_{1}

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The aim of this study is to investigate the helix angle effect on the helical gear load carrying capacity, including the bending and contact load carrying capacity. During the simulation, the transverse contact ratio is calculated with respect to the constant pressure angle. By changing the helix angle, both the overlap contact ratio and total contact ratio are calculated and simulated. The bending stress and contact stress of a helical gear are calculated and simulated with respect to the helix angle. Solid (CAD) modelling of a pinion gear was obtained using SOLIDWORKS software. The analytically obtained results and finite elements method results are compared. It is observed that increasing the helix angle causes an increase of the contact ratio of the helical gear. Furthermore, increasing the contact ratio reduces the bending stress and contact stress of the helical gear. However, with a constant transverse contact ratio, it is possible to improve the total contact ratio depending on the helix angle. It is concluded that a higher helix angle increases the helical gear bending and contact load carrying capacity.

Gears are widely used to mechanically transmit power in automotive transmissions. The aim of the gears is to couple two shafts together; the rotation of the drive-shaft is a function of the rotation of the drive-shaft in the gear mechanism. Therefore, determining the geometric design parameters of gears is crucial.

The contact ratio is an important parameter for successful gear design. The helix angle is considered to be an effective parameter to increase the contact ratio of a helical gear. Thus, it is possible to increase the helical gear load carrying capacity, including the tooth bending stress and tooth contact stress.

One of the disadvantages of increasing the helix angle is the axial forces caused on the helical gear mechanism.

Optimisation of effective design parameters to reduce the tooth bending stress in an automotive transmission gearbox is presented. Therefore, the contact ratio effect on the tooth bending stress by changing the contact ratio with respect to the pressure angle is analysed [

When the helix angle is increased from 15 [˚] to 35 [˚], the corresponding bending stress and compression stress decrease [

It was concluded that a helix angle increase had significant effects on the tooth-root bending stress and tooth compressive stress. Moreover, it was observed that when the helix angle increased from 0 [˚] to 22.5 [˚], both the bending stress and compression stress were reduced approximately 10% [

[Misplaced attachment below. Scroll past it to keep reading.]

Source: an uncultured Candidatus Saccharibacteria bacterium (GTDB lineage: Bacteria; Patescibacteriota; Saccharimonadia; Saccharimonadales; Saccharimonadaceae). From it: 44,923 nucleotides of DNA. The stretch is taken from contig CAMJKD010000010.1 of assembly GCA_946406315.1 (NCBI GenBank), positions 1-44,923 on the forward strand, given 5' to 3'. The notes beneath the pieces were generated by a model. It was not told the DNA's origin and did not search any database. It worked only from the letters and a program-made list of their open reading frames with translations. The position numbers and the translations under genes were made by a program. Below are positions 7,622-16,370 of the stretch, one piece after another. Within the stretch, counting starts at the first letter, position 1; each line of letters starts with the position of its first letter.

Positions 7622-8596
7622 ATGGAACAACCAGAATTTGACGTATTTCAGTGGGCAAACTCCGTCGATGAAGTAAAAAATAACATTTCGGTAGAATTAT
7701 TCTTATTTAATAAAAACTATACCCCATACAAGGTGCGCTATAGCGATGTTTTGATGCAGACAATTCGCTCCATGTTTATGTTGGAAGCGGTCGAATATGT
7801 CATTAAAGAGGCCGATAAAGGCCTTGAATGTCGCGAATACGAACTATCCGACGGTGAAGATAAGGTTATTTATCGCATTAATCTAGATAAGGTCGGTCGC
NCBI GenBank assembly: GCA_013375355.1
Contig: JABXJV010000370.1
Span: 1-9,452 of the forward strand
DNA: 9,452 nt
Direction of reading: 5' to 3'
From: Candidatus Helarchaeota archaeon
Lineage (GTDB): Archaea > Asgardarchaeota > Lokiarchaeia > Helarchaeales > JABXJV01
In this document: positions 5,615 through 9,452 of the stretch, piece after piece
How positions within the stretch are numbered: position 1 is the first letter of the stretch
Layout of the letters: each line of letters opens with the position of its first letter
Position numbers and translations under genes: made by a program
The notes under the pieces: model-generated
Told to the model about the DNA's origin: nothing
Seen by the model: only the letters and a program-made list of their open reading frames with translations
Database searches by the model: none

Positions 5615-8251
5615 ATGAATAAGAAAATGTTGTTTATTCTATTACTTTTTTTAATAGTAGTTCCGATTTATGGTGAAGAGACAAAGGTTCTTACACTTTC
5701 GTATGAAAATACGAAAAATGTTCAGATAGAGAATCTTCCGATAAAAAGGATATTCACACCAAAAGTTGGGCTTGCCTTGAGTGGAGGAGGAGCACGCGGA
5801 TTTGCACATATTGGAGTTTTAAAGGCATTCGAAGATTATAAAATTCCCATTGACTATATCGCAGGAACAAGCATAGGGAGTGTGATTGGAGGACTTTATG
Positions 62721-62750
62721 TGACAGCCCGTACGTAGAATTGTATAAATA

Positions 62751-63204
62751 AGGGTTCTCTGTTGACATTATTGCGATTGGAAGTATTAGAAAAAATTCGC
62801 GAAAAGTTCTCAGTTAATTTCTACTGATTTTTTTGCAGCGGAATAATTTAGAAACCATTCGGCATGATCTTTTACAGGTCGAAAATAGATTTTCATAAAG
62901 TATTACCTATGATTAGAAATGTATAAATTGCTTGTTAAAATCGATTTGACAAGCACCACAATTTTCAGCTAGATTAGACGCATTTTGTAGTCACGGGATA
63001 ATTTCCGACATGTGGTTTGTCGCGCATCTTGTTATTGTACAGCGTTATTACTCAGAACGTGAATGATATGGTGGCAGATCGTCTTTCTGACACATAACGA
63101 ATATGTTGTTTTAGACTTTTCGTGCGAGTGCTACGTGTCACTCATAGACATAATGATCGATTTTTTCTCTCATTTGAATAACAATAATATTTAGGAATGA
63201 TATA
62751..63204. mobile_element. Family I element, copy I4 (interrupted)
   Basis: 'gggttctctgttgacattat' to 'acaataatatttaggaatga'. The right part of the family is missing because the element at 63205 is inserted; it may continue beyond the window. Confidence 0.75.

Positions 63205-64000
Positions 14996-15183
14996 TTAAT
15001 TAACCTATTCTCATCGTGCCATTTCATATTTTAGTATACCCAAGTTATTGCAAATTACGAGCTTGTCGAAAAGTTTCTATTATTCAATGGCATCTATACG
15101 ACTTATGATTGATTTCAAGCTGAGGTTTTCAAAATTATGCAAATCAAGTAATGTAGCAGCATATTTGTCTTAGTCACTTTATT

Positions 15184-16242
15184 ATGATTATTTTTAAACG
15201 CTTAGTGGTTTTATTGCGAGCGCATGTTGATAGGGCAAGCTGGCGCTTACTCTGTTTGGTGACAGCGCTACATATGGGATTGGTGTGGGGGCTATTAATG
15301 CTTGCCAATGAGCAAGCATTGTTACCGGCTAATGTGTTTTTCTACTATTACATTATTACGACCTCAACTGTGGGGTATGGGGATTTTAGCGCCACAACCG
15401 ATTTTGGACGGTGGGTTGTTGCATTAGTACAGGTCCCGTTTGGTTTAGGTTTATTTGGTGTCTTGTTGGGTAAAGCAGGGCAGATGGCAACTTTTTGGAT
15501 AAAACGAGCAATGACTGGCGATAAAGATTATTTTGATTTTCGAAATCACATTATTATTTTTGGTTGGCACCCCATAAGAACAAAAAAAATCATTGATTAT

For a given number of teeth, a smaller pressure angle may produce an undercut. However, the contact ratio increases, so the load carrying capacity may improve as the load is distributed along a longer line of contact [

The contact ratio for a helical gear pair increases with the helix angle, which generates the screwed surface of the tooth face [

The aim of this study is to investigate the helix angle effect on the helical gear load carrying capacity, including the bending and contact load carrying capacity. For this aim the analytically obtained results and finite elements method results are compared. It is concluded that a higher helix angle increases the helical gear bending and contact load carrying capacity.

In the proposed pinion and wheel gear mechanism, all pinion and wheel gears are helical and are made of 16MnCr5.

The helix angle, β, is the angle between the helix line and horizontal axis, as shown in

The dimensions of the helical gear are shown in

A second pair of mating teeth should come into contact before the first pair is out of contact during pinion and wheel gear running [

If the gear contact ratio is equal to 1, one tooth is leaving contact just as the next tooth is beginning contact. If the gear contact ratio is larger than 1, load sharing among the teeth is possible during pinion and wheel gear running [

When the contact ratio is equal to 2 or more, at least two pairs of teeth are theoretically in contact [

If the gear profile contact ratio is less than 2.0, it is called the Low Contact Ratio (LCR). If he gear profile contact ratio equals 2.0 or greater, it is called the High Contact Ratio (HCR).

The contact ratio consists of two parts, such as the transverse contact ratio, ε_{α}, and the overlap or face contact ratio, ε_{β}.